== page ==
The last few years have been trying times for investors in Bank of America (NYSE:BAC). After shares of the nation's second-largest bank dipped below $10 in July of last year, many analysts couldn't fathom a further descent. I, for one, bought in around that time and was certain of an impending, if not immediate, rebound. Much to my chagrin, shares ultimately fell another 50%, plummeting to under $5 almost exactly one year ago today.
It's for this reason that many of you are probably feeling increasingly vindicated. Over the past year, shares of the bank have more than doubled and are now on the verge of breaking the $11 threshold -- a 52-week high. This performance has made it the best performing component on the Dow Jones Industrial Average (DJINDICES:^DJI) in 2012 by far. The runner up, Home Depot (NYSE:HD), trailed by a staggering 40 percentage points. And it's also dramatically outperformed the other too-big-to-fail banks such as JPMorgan Chase (NYSE:JPM), Citigroup (NYSE:C), and Wells Fargo (NYSE:WFC).
I've discussed on multiple occasions why B of A has done so well this year. As a result, I'm not going to rehash those explanations here. If you want to dig further into this, read any or all of the following three articles:
- 3 Reasons Bank of America Soared in 2012
- It's Time to Buy Bank of America
- Has Bank of America Turned the Corner?
I want to focus instead on what you should do now, as after such an impressive run, it's near-irresistibly tempting to take your money and run. Here's why doing so is a mistake.
Despite doubling over the past year, B of A's shares still trade at less than half of book value and almost 30% less than tangible book value. With a still-considerable quantity of toxic mortgages on its books and billions of dollars worth of outstanding legal liabilities related to the financial crisis (and its purchase of Countrywide Financial more specifically), there's no reason to think that this valuation will improve overnight to, say, one times book.
At the same time, however, it will improve. One of the primary catalysts for such an improvement will be regulatory approval to increase its dividend. And as I've said before, I believe this will happen in the first half of next year once the Federal Reserve conducts its annual stress tests and reviews B of A's capital allocation plans.
Now, suffice it to say, I could be wrong. But I don't think I am -- talk about famous last words! The reason I'm confident is because B of A has begun to accumulate a comparatively large quantity of capital. Believe it or not, as my colleague Amanda Alix recently noted, it's now the best capitalized major money center bank with a Tier 1 capital ratio under Basel III of 8.97% -- Citigroup's is 8.6%, JPMorgan's is 8.4%, and Wells Fargo's is 8.02%.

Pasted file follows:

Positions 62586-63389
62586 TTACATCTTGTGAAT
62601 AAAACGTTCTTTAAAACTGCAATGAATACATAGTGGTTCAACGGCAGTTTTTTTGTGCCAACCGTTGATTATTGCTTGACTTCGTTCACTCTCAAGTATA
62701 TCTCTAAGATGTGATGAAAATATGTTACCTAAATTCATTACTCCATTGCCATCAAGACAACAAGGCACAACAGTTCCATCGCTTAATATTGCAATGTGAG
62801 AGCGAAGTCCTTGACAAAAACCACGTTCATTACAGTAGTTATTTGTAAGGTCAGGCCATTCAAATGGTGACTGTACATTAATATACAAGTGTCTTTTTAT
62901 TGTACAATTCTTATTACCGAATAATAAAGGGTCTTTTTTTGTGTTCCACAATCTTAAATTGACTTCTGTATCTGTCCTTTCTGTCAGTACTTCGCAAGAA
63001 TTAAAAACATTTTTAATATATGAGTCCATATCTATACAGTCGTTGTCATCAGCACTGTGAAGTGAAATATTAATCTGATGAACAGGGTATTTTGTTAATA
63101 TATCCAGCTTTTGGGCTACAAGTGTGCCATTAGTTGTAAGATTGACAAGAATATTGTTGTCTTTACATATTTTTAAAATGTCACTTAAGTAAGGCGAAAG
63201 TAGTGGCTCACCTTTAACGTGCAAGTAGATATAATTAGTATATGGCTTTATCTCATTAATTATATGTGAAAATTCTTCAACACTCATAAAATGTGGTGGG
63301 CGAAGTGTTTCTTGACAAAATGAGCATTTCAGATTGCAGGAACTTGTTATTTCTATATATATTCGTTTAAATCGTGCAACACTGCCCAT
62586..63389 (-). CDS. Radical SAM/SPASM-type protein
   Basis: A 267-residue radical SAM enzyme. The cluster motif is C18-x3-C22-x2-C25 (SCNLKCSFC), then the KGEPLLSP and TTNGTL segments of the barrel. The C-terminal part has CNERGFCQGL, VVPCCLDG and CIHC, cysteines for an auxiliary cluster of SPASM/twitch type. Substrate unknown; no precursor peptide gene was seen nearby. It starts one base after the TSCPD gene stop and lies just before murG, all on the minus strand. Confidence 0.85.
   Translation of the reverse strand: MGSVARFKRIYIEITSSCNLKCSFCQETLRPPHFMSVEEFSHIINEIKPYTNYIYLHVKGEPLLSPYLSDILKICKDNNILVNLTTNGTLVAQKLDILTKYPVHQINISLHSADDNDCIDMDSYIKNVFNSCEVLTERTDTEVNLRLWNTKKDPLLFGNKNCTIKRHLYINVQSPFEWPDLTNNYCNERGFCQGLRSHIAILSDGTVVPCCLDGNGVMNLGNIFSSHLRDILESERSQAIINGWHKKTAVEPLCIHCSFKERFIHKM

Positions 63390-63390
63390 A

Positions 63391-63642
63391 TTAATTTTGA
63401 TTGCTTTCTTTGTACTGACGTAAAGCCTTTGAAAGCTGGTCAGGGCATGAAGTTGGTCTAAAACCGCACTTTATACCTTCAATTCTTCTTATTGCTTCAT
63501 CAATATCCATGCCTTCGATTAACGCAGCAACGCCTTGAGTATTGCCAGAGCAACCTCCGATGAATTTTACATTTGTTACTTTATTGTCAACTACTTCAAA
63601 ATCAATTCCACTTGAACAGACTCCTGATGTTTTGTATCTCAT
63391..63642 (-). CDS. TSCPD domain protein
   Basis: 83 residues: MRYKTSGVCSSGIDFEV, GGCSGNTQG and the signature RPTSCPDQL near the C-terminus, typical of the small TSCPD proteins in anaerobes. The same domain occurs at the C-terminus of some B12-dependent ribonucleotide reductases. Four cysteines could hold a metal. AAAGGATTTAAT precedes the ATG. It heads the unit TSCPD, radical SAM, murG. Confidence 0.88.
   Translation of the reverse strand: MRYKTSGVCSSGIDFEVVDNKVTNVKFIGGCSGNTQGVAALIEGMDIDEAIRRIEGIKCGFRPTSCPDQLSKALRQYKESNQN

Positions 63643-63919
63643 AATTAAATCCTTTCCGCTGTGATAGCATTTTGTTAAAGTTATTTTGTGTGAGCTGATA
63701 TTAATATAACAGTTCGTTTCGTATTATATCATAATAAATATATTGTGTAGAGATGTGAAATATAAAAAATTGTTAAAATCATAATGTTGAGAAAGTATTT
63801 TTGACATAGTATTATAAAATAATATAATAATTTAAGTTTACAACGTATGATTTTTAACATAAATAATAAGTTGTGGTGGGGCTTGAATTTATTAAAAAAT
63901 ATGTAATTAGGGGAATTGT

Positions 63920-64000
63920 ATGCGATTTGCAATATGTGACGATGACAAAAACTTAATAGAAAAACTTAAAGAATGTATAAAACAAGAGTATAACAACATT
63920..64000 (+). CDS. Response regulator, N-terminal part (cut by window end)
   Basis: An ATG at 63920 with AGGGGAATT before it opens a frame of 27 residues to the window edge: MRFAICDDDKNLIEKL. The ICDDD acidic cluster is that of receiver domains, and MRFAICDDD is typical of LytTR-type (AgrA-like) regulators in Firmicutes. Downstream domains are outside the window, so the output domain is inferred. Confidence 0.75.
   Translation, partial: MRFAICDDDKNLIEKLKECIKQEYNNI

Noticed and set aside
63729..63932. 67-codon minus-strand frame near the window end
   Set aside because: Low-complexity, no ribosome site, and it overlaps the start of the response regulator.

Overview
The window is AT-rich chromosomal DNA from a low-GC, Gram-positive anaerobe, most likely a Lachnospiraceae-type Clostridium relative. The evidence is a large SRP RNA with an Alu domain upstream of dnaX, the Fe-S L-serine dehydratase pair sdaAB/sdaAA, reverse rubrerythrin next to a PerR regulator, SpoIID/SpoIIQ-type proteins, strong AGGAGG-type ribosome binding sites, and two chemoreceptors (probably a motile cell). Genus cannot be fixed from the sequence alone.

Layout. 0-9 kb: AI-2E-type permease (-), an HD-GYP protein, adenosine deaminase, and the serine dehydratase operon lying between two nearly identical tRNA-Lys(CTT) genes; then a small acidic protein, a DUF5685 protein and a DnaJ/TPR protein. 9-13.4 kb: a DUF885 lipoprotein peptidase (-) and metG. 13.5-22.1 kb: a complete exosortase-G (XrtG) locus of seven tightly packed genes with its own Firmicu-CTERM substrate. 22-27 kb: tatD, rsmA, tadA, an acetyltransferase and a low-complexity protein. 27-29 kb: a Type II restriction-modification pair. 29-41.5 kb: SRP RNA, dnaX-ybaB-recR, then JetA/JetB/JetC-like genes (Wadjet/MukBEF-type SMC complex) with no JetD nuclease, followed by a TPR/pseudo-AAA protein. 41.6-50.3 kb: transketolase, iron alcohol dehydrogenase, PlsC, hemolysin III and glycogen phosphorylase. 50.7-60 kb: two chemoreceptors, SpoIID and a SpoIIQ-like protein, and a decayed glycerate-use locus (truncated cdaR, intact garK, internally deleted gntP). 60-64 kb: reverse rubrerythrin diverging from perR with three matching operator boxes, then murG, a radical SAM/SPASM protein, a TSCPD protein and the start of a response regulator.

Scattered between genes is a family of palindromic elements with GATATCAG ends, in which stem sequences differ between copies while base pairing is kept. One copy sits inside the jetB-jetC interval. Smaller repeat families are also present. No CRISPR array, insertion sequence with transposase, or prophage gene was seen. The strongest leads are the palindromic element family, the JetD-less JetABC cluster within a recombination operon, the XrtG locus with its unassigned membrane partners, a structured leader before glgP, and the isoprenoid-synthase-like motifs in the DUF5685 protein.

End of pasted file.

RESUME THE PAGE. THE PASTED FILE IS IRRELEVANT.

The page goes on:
With this in mind, the real payoff to an investment in B of A will come gradually over time via dividend payouts. Follow me through some math here. Once the dust finally settles from the financial crisis, most analysts, both inside the company and outside of it, believe that B of A will earn upwards of $30 billion a year if not more -- Brian Moynihan himself, B of A's CEO, estimates the likely range at $35 billion to $40 billion once things normalize. That's roughly $3 per share. And assuming B of A ends up distributing a third of that, which is a conservative estimate, that equates to an annual dividend of $1. At the current price, that's a nearly 10% yield, and under this scenario, the underlying shares themselves could very realistically increase twofold if not more.
In other words, I believe the best days are still ahead for shareholders of B of A.
John Maxfield owns shares of Bank of America. The Motley Fool owns shares of Bank of America, Citigroup, JPMorgan Chase, and Wells Fargo. Motley Fool newsletter services recommend The Home Depot and Wells Fargo. Try any of our Foolish newsletter services free for 30 days. We Fools may not all hold the same opinions, but we all believe that considering a diverse range of insights makes us better investors. The Motley Fool has a disclosure policy.